universities? What percentages of research will go on at the
universities and industrial and military sites?

- Looking at the formation of the new AI companies, the siphoning of
talent to the new AI companies, and the dwindling number of active
researchers, Marvin Minsky has characterized AI as in a "state of
chaos". Is there enough talent in AI and CS in the country to do this
project? Will the project put further strain on the universities?

- Comparison to the Japanese 5th generation project.


-34-

FRIDAY AFTERNOON
-------------------------------------------------------------------
12:30 p.m. to 1:45 p.m. Lunch
--------------------------------------------------------------------

1:45 p.m. to 2:30 p.m. INVITED LECTURE: ANN OVERVIEW OF NATURAL LANGUAGE
Concert Hall in the GENERATION
Performing Arts
Center Speaker: Bonnie Lynn Webber, University of
Pennsylvania

Current work in Natural Language generation encompasses research in four
major areas: (1) identifying what needs to be communicated (e.g., that a
decision needs to be justified and that particular reasoning will be
used in its support); (2) identifying how the material should be
organized into a text (e.g., using point by point contrast of this
conclusion vs. an alternative one); (3) identifying what information
needs to be made explicit (e.g., taking advantage of what can be
conveyed by implicature or what is already evident to the listener,
choosing what properties to make explicit in order to get the listener
to identify an intended referent); and (4) identifying how things should
be said (i.e., identifying the words and syntactic structures that will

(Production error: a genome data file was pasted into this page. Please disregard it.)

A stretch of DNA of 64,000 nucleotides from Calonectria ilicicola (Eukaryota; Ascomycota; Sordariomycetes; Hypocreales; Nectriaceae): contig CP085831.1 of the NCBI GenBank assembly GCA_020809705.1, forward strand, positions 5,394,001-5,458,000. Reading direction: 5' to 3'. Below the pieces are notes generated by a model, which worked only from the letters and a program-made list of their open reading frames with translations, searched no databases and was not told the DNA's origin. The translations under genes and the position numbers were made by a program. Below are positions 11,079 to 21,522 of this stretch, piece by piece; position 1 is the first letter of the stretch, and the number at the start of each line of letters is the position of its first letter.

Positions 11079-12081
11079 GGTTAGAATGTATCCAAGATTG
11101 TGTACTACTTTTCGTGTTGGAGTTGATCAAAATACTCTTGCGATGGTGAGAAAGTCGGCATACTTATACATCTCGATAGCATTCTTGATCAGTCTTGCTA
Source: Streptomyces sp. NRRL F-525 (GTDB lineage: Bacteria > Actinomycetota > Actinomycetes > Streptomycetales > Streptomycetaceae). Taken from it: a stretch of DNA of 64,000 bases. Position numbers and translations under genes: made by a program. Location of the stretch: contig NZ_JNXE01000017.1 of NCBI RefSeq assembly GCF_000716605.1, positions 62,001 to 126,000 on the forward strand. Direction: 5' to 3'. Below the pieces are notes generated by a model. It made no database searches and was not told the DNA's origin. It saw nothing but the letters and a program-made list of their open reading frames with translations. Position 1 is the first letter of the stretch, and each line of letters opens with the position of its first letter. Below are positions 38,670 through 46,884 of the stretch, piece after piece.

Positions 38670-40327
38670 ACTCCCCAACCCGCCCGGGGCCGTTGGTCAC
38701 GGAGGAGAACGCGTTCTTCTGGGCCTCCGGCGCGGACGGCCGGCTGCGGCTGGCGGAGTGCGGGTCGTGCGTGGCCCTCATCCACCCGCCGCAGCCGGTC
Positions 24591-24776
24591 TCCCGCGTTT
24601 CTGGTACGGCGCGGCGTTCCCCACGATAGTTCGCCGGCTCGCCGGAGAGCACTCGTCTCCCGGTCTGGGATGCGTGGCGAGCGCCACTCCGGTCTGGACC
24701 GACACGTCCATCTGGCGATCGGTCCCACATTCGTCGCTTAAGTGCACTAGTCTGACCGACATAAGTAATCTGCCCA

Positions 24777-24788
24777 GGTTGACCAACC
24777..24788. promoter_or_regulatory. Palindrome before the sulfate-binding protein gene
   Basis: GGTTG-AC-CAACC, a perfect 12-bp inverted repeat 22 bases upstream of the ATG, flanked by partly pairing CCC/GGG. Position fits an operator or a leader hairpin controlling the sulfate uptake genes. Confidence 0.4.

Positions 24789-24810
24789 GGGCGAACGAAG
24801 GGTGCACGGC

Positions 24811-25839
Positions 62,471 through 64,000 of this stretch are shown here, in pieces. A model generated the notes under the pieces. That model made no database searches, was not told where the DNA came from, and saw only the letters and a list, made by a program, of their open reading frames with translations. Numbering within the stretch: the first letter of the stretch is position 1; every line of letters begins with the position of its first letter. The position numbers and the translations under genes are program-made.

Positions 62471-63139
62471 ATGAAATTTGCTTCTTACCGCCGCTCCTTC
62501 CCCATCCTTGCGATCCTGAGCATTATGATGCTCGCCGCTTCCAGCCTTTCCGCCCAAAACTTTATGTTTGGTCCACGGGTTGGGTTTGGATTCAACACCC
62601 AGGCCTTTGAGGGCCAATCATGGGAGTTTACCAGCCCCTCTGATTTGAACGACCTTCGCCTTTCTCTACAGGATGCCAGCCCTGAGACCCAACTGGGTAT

enable easy comprehension and providing grammars and lexicons that will
permit appropriate choices). This talk will provide an overview on this
research.
-----------------------------------------------------------------------
2:00 p.m. R & D EXHIBIT PROGRAM CLOSES

------------------------------------------------------------------------
2:30p.m. to 4:00 p.m. PANEL: THE 'DARK AGES' OF AI -- CAN WE AVOID THEM
Concert Hall in the OR SURVIVE THEM?
Performing Arts
Center
Chair: Drew McDermott, Yale University

Panelists:
B. Chandrasekaran, Ohio State University
John McDermott, Carnegie-Mellon University
Ron Ohlander, DARPA
Roger Schank, Yale University
Mitch Waldrop, Science Magazine
-------
Many people in the field are disturbed by the incredibly high
expectations AI has generated in the public consciousness. These
expectations are partly our fault, partly due to sensationalism by
popular journalists, and partly due to a "will to believe" on the part
of key military and industrial people. Many AI researchers are starting
to talk about a coming "AI winter," after these expectations fail to be
satisfied, where, as a consequence, money for both basic and applied
research would dry up.

The panel will discuss, among other things,

- Are expectations really too high?
- How can we get the real story out?
- How can we convince the world that a lot more basic
research needs to be done, in addition to applying
the (small amount) that is already known?
- Are we headed for disaster?

-35-


4:00 pm - 6:00 pm Hail and Farewell
Concert Hall's
Mezzanine and 3rd
Floor in the
Performing Arts Center


-------
* If you are to speak in the Opera Lab Theatre, enter the stage
from the house left side, exit the doors in the corridor,
climb three steps, and then turn right onto the stage.


** The authors of this paper have declined to accept this cash award,
and have instead asked the Program Commitee to award it to the
best paper by a student or recent student. The winner of this
award will be announced on Wednesday afternoon at the Publisher's
Prize session.


-36-

-------